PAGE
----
Analysis: Ascential and IBM—Minimal Overlap, Lots of Promise

Many customers will welcome a tight coupling between Ascential and IBM technologies

There’s a lot to like in IBM Corp.’s $1.1 billion acquisition of Ascential Software Corp., but—as the business intelligence (BI) and data warehousing brain trust at Forrester Research points out—there are a few concerns, too.

For the most part, the Forrester team of Phillip Russom, Ken Vollmer, and Lou Agosta echo and amplify the perspectives of other industry watchers on the deal. In at least one key respect, however, the Forrester researchers contribute new insight: By the end of 2004, the trio says, Ascential was no longer playing second fiddle to Informatica Corp. in the data integration market. In fact, Russom, Vollmer, and Agosta write, the two companies were effectively tied for the top spot in the data integration space for 2004 according to Forrester’s own market research data.

That puts IBM’s perspective of Ascential in a slightly different light, of course. In Ascential, Big Blue gets a proven provider of ETL and other data integration technologies. It’s also effectively taking the number-one provider of ETL and other data integration technologies off the market.

Even though IBM officials have stressed Big Blue’s intention to maintain Ascential’s core products as standalone offerings, the Forrester researchers note that some Ascential customers are already apprehensive about the long-term viability of the company’s offerings—at least as usable standalone tools.

“IBM must also give Ascential Software products independence. Other organizations want enterprise ETL from an independent pure-play vendor, largely because ETL tools from database and BI vendors work best with those vendors' platforms, and not so well in broad enterprise-scale use in heterogeneous environments,” the researchers note. “With platform vendor IBM acquiring pure-play Ascential, users are already fretting over the loss of independence, the very attribute that drew them to a pure play.”

So who’s left in the ETL pure-play space? The Forrester team cites Informatica, along with DataMirror, Evolutionary Technologies International (ETI), Pervasive Software (which recently acquired another ETL pure play, Data Junction), and Sunopsis. Oddly, Forrester makes no mention of ETL specialist Ab Initio.

Regardless, they say, Big Blue needs to do something—fast—to reassure existing users of Ascential’s flagship ETL offering. “IBM needs to declare the independence of DataStage to assuage concerned users. Otherwise, the acquisition will become a lucrative opportunity for Informatica to steal enterprise ETL deals from IBM,” they write.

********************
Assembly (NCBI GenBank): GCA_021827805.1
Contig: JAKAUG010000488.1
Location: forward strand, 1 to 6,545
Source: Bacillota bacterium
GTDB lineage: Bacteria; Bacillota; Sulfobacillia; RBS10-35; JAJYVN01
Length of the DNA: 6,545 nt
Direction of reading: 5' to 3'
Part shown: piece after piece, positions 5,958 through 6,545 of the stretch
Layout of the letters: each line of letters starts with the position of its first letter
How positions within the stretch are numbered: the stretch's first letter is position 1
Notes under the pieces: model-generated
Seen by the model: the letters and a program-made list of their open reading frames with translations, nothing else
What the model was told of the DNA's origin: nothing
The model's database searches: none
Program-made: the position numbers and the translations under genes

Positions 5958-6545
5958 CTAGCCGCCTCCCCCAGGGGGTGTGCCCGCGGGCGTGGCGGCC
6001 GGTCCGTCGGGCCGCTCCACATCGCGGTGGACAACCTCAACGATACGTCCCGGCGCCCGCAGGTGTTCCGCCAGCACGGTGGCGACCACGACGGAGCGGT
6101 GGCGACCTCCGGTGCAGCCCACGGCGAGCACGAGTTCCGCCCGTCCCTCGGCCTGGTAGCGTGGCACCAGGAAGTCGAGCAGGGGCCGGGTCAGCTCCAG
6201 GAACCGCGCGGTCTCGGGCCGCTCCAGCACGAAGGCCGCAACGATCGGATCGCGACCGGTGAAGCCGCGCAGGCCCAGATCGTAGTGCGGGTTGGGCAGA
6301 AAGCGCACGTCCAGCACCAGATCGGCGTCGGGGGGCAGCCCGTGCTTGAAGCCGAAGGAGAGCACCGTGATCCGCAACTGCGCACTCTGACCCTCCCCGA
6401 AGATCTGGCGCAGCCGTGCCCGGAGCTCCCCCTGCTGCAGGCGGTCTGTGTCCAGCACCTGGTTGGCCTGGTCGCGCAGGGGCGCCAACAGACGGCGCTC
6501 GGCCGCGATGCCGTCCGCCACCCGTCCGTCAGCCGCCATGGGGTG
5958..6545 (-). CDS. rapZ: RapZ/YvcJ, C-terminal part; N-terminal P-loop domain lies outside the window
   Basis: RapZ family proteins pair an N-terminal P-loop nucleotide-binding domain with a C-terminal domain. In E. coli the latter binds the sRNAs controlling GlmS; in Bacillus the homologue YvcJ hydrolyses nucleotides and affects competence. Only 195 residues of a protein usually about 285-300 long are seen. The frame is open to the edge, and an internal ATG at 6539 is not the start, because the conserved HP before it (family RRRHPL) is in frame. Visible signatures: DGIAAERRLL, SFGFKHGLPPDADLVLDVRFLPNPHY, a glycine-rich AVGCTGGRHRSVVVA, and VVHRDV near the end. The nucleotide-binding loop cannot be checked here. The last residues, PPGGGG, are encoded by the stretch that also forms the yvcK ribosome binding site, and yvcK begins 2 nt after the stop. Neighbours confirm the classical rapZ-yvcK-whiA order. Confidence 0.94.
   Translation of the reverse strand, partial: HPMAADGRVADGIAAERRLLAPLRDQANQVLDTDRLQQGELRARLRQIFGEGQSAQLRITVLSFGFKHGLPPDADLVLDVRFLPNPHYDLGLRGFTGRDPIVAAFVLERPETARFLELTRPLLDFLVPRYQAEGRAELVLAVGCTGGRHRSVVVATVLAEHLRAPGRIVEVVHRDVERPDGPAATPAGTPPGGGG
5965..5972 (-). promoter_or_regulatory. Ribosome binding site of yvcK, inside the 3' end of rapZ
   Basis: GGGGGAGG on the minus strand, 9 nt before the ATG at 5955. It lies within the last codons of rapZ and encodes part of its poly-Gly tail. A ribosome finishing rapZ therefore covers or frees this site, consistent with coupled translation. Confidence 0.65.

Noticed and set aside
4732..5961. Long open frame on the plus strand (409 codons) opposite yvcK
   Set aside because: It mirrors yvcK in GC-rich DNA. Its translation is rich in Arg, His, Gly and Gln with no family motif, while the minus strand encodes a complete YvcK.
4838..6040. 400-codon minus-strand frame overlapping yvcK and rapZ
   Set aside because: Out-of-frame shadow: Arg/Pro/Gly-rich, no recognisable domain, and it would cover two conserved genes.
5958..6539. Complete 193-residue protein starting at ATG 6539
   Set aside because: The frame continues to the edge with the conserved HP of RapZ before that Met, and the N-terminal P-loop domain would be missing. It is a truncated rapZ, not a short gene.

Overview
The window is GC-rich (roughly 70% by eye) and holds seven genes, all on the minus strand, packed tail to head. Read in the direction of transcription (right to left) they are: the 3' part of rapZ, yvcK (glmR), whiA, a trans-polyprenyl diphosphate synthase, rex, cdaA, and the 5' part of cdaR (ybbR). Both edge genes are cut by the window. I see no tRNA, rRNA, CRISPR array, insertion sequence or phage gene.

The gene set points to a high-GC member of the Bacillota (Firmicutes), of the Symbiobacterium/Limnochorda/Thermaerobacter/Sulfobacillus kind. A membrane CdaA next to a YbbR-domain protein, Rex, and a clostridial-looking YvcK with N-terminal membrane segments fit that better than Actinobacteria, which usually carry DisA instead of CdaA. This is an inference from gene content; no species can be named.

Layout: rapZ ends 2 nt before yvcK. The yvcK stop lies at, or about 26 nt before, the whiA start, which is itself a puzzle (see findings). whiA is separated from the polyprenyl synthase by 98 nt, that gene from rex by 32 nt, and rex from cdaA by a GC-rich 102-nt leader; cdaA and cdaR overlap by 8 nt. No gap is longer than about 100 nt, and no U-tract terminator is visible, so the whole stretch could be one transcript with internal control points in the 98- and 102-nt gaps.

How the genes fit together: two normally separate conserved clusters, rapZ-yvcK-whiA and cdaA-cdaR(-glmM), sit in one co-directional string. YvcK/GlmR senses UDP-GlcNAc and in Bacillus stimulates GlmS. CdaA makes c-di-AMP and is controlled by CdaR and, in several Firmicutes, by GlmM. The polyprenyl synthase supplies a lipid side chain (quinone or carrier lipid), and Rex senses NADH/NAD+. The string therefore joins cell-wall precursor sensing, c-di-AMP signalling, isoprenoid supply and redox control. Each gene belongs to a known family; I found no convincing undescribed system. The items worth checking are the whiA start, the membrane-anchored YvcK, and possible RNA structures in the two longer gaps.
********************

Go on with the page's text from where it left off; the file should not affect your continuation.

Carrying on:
All told, however, Russom, Vollmer, and Agosta think the acquisition is probably a win-win for both IBM and Ascential. The trio cites IBM’s excellent track record with past acquisitions, particularly in the data integration and content management spaces, such as Crossworlds Software, Holosofx, Venetica, and Alphablox.

“The merger is fully consistent with IBM's commitment to growing its integration platform,” they write. “The focus is on structured data, and the acquisition brings IBM up to date in data integration with Ascential Software's leading-edge product Ascential DataStage. It also fills holes in IBM's offering in areas like information quality and data profiling.”

What’s more, by one common metric of acquisition success (product overlap), IBM and Ascential are essentially starting tabula rasa, the Forrester brain trust notes. “Although both IBM and Ascential Software have several products for integration and related functions, there is surprisingly little overlap between the two vendors' product lines,” they write, noting that Big Blue does market a small, departmentally focused ETL tool called Warehouse Manager that might be said to compete with DataStage: “Since the two products serve different audiences, they are complementary. Likewise, IBM recently acquired SRD, which offers consumer identification software. That's an information-quality function, but it's complementary to those of Ascential QualityStage.”

And then there are all of the other things Ascential brings to the table, including data quality, data profiling, metadata management, and real-time data integration. “Although these are not data integration products per se, they all relate to data integration, because they are used closely with it, and the growing number of Ascential Software customers using these together attests to this fact,” Russom, Vollmer, and Agosta point out. “Therefore, these products, too, contribute to IBM's growing arsenal of integration technologies and related technologies.”

Finally—and in an interesting twist—the Forrester team says some potential users will undoubtedly welcome the tight coupling of Ascential technologies with Big Blue’s existing data integration offerings.

“Many users are progressively looking for what Forrester calls a ‘universal integration platform,’ which offers multiple integration technologies that all interoperate deeply as part of a common platform,” they write. “This enables an enterprise to grow an integration infrastructure over time, without the time and expense of integrating a multivendor solution. And this is one type of customer that IBM's integration infrastructure targets. Ascential and IBM today offer the market's most extensive multitechnology integration platforms. Combining them will give IBM an even greater offering that provides users a rich set of integration options and related functions from a single source.”

About the Author

Stephen Swoyer is a Nashville, TN-based freelance journalist who writes about technology.

Must Read Articles